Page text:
Business email compromise (BEC) attacks are continuing to rise in both frequency and severity, with victims now losing millions of dollars in single transactions, according to law enforcement agencies.
A BEC attack, also known as a senior executive impersonation attack, is where an organisation's staff are manipulated into sending money to criminals. Typically, the criminals breach the corporate email system, and spend some time learning the organisation's business, structure, and communication style to improve their chances of success.
"They'll insert themselves by putting a socially engineered piece of communication there," said Special Agent Ryan Brogan of the US Federal Bureau of Investigation (FBI). "Those emails are very, very convincing."
In one recent case, a local car dealership lost $7 million after an employee received an email, purportedly from his CEO, saying he needed to wire then money to a new account to fund a new special project.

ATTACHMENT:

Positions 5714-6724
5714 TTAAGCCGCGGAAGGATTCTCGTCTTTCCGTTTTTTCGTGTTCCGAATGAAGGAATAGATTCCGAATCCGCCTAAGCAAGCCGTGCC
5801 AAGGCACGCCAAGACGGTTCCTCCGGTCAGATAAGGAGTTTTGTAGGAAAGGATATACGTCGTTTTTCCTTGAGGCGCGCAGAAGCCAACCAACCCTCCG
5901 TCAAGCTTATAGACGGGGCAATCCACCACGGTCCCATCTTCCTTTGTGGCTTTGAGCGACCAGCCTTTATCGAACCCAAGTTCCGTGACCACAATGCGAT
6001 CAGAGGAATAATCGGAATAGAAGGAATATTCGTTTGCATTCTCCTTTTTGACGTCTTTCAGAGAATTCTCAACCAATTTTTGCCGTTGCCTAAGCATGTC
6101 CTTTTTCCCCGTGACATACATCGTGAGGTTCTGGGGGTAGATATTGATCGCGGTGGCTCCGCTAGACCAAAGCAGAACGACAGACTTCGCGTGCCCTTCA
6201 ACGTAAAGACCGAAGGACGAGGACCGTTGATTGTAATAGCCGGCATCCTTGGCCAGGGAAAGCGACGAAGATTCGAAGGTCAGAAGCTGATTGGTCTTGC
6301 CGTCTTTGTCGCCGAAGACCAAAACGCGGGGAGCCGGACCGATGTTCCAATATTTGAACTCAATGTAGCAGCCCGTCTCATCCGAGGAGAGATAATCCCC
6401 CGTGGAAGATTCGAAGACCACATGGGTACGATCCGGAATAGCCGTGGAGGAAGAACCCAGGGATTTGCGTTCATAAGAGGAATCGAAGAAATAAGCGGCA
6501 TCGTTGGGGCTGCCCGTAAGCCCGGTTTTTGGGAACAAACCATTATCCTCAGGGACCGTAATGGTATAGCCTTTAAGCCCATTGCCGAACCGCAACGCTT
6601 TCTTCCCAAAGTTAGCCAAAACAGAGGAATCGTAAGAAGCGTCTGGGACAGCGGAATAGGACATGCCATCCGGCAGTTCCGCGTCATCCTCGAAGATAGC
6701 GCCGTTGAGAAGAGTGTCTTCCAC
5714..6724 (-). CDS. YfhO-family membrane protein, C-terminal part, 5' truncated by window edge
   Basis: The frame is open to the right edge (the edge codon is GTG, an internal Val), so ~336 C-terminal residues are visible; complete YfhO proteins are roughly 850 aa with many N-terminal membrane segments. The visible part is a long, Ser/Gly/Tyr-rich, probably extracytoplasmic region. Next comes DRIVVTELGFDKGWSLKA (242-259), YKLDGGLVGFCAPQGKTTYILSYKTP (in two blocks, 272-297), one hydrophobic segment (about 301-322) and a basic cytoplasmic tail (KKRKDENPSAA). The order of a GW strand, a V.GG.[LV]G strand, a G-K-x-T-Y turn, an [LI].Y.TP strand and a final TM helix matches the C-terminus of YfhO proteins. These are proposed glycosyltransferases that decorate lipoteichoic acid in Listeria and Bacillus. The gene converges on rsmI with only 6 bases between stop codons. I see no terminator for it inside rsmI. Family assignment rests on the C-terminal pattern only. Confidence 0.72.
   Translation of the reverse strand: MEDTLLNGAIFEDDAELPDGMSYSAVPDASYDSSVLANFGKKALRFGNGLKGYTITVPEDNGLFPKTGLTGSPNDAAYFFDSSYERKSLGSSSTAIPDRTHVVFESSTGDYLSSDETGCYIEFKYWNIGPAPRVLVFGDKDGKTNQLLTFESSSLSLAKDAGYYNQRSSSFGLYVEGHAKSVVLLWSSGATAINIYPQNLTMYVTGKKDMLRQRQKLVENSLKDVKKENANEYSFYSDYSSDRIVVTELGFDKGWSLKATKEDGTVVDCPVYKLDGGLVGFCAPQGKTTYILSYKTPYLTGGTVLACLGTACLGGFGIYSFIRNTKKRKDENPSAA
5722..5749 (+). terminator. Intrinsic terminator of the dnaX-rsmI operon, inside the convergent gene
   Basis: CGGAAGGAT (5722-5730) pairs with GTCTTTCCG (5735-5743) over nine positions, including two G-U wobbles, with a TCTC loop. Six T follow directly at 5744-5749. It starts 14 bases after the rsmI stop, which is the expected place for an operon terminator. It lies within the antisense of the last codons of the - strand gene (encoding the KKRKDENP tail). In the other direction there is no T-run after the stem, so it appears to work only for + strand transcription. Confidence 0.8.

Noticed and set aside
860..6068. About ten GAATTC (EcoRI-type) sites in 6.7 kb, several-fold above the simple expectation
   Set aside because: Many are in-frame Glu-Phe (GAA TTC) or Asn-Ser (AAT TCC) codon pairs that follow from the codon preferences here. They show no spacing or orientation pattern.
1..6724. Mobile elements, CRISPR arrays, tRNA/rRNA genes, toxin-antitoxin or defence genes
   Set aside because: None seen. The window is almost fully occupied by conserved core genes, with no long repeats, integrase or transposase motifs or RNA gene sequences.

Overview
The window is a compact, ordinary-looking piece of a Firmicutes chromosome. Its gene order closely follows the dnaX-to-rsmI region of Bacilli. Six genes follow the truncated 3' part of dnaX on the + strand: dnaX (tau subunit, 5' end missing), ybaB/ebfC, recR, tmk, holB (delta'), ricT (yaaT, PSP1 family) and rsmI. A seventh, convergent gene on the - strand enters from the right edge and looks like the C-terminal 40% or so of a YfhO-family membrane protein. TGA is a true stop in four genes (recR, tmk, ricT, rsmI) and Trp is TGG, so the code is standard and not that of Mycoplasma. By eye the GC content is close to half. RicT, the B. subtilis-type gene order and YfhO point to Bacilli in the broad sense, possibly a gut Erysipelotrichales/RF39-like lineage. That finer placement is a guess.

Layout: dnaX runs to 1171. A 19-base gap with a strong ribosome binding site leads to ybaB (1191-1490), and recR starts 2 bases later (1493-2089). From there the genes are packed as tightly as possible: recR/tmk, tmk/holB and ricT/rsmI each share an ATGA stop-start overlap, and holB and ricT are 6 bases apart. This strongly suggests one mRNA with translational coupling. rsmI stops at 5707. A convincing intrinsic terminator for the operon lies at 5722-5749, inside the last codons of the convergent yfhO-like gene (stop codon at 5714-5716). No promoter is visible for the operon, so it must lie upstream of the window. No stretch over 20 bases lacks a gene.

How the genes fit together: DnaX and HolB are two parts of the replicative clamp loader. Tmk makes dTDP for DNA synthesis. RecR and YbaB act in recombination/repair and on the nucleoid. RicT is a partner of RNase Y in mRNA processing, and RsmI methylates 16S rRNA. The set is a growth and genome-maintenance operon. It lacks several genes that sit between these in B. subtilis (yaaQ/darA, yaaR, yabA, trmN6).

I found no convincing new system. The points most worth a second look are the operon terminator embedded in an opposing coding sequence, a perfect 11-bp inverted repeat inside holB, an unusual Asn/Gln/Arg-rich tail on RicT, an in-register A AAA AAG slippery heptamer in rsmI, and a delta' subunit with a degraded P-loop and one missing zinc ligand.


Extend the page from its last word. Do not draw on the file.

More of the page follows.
"The actor sort of implied that the dealership manager's promotion would be on the line if this didn't happen," Brogan told the Australian Cyber Security Centre (ACSC) Conference in Canberra last week.
"He goes and wires this money. He actually broke all of their internal controls."
It was three days before anyone realised it had all been a fraud, when the employee happened to ask his real boss whether he'd received the money.
$7 million is by no means a record for BEC cases investigated by the FBI. Australia has also seen single-transaction BEC frauds in the millions of dollars.